• Parking Operations (since renamed Parking) – to operate parking assets.

At the time of the reorganisation, the Council noted that it expected the Transport division to have an increased profile, and that the changes within the division were considered an important part of the Council's overall organisational transformation.

The reorganisation was introduced in the context of changing national and regional transport frameworks, including establishing the New Zealand Transport Agency (NZTA) and the Auckland Regional Transport Authority. The Council also noted at the time that the reorganisation of the Transport division was expected to work well in the national and regional transport operating environment.

These organisational changes, in the 2005/06 financial year, happened just before the Council considerably increased the amount of footpaths work under the two 2004-09 footpaths contracts. The changes also coincided with other major project work within the wider Transport division, for example, Project Greenlane.5

Policies and procedures for managing procurement, budgets, and expenditure for footpaths contracts

The Council has established a range of policies and procedures that set out how it should manage procurement, approve budgets, and authorise expenditure for footpaths work. The Council progressively developed its approach using these policies and procedures during the eight-year period covered by our inquiry.

Significant relevant policies and procedures are:

  • the Council's Procurement Manual;6
  • the New Zealand Transport Authority Interim Procurement Manual;7
  • the Transfund New Zealand Competitive Pricing Procedures Manual;8
  • the Council's Contract and Supplier Management Manual (CSM); and
  • the Council's Delegations Register.9

Procurement manual

The Council's Procurement Manual contains procurement procedures that apply Council-wide, and was finalised in March 2009. The manual took effect after the start of the procurement process for the current footpaths contracts starting on 1 July 2009.

The Council's transport activities attract significant levels of funding from the National Land Transport Fund, administered by the NZTA and its predecessor organisations, under the Land Transport Management Act 2003, although only a small part of the Council's work on footpaths is NZTA-funded. The Council also receives funding for transport work from other sources under other legislation.

The Procurement Manual recognises such external funding sources and legislative provisions, and stipulates that where these require a particular procurement process, then the Council should use that process. Because the Council's Transport division deals regularly with the requirements of NZTA and its predecessor organisations, its practices are generally consistent with, and similar to, the procurement requirements for these agencies. The Council was also involved in piloting the NZTA's new procurement manual.

Contract and Supplier Management Manual and Delegations Register

The Council's main policies and procedures that apply to the 2004-09 footpaths contracts were those contained in the CSM and the Delegations Register. Significant provisions are:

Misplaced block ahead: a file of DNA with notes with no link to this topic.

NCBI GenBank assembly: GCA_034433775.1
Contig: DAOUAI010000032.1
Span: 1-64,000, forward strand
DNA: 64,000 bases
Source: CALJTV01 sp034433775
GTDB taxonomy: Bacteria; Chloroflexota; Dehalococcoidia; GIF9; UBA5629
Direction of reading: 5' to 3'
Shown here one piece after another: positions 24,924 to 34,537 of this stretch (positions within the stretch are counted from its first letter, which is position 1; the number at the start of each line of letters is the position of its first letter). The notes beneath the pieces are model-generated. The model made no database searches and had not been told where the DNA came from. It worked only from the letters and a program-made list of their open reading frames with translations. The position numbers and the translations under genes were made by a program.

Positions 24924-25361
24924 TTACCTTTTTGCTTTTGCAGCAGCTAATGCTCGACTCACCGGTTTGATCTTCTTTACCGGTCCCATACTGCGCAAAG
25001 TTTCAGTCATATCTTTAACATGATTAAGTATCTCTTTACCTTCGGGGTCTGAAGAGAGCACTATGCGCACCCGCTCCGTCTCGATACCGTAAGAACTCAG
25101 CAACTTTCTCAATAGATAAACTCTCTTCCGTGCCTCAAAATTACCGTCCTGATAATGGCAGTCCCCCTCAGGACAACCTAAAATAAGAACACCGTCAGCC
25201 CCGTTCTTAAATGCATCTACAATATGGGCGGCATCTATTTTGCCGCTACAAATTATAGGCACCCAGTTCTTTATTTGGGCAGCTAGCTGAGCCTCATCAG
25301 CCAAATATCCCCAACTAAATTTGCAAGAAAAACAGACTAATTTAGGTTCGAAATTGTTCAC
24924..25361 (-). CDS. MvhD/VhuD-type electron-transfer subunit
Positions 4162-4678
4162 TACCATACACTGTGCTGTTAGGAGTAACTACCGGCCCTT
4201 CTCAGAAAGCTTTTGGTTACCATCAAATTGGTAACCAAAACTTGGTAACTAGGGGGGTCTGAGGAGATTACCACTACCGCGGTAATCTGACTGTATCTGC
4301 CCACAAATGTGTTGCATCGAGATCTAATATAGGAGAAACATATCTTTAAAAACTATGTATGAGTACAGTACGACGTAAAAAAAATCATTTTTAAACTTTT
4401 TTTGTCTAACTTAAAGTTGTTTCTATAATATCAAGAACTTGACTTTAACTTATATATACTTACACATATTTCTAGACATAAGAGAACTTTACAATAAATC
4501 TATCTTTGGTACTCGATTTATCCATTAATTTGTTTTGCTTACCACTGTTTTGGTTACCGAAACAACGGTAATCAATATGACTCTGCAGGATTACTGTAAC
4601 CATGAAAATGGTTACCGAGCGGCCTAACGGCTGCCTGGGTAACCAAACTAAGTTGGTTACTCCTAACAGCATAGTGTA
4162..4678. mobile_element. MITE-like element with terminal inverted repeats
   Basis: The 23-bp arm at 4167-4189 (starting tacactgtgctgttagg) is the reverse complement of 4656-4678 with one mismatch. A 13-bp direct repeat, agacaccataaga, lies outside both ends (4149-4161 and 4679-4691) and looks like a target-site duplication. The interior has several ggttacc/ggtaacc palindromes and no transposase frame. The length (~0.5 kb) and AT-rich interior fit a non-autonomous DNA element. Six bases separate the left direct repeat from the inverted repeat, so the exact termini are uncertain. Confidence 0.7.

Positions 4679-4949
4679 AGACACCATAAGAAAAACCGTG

• relevant budgetary approval/provision is a prerequisite for the approval of expenditure;
  • where the value exceeds $200,000, public or invited tenders or requests for proposals will be called for:
    • the relevant director must approve the proposed procurement method;
    • a representative from the Risk and Assurance department must be present at the opening of the tenders or requests; and
    • recommendations shall be reported to the Council through the relevant committee for adoption or otherwise; and
  • for high contract values (more than $1 million):
    • contract documents must be approved by the city solicitors before calling for public or invited tenders, or issuing requests for proposals; and
    • tenders must be accepted by council resolution.

Computerised systems and databases to manage footpaths work

The Council has used a number of computerised systems and databases to manage its footpaths work:

  • Roading Assessment and Maintenance Management database (RAMM database);10
  • Footpaths Assets Maintenance Management database (FAMM database);
  • the Primavera system; and
  • RAMM Contractor.

The RAMM database is the Council's primary register of transport assets, and provides a basis for ongoing management. The RAMM database is organised by sections that correspond with physical areas in the city. At first, the Council also used the RAMM database for recording complaints about its footpaths work.

During 2003, the Council established a new front-end to the RAMM database, to draw down data on footpaths only and to generate displays and reports. This front-end is generally referred to as the FAMM database.

During 2007/08, the Council introduced the Primavera system. This system is used to scope and instruct footpaths work, and for recording and monitoring completed work.

The scoping and monitoring part of the Council's approach was replaced by RAMM Contractor from 1 July 2009.

Scheduling and tracking footpaths work

As part of the Council's annual planning process, footpaths work is scoped for the forthcoming financial year, based on information from its asset databases. The Council consults the contractor on the annual programme, which is detailed by month and by RAMM section. Short-term scheduling of footpaths work is achieved through ongoing operational discussions between the Council's staff and the contractor.